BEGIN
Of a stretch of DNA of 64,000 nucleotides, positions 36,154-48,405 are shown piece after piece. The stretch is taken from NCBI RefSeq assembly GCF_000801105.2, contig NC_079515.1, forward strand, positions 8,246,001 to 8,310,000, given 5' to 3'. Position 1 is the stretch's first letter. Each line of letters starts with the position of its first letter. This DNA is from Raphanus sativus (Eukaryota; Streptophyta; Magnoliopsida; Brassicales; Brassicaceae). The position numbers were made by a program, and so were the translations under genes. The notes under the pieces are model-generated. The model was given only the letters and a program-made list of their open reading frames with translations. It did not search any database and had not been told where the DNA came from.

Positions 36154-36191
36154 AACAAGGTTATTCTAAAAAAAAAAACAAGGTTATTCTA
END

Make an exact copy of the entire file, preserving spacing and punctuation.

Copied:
Of a stretch of DNA of 64,000 nucleotides, positions 36,154-48,405 are shown piece after piece. The stretch is taken from NCBI RefSeq assembly GCF_000801105.2, contig NC_079515.1, forward strand, positions 8,246,001 to 8,310,000, given 5' to 3'. Position 1 is the stretch's first letter. Each line of letters starts with the position of its first letter. This DNA is from Raphanus sativus (Eukaryota; Streptophyta; Magnoliopsida; Brassicales; Brassicaceae). The position numbers were made by a program, and so were the translations under genes. The notes under the pieces are model-generated. The model was given only the letters and a program-made list of their open reading frames with translations. It did not search any database and had not been told where the DNA came from.

Positions 36154-36191
36154 AACAAGGTTATTCTAAAAAAAAAAACAAGGTTATTCTA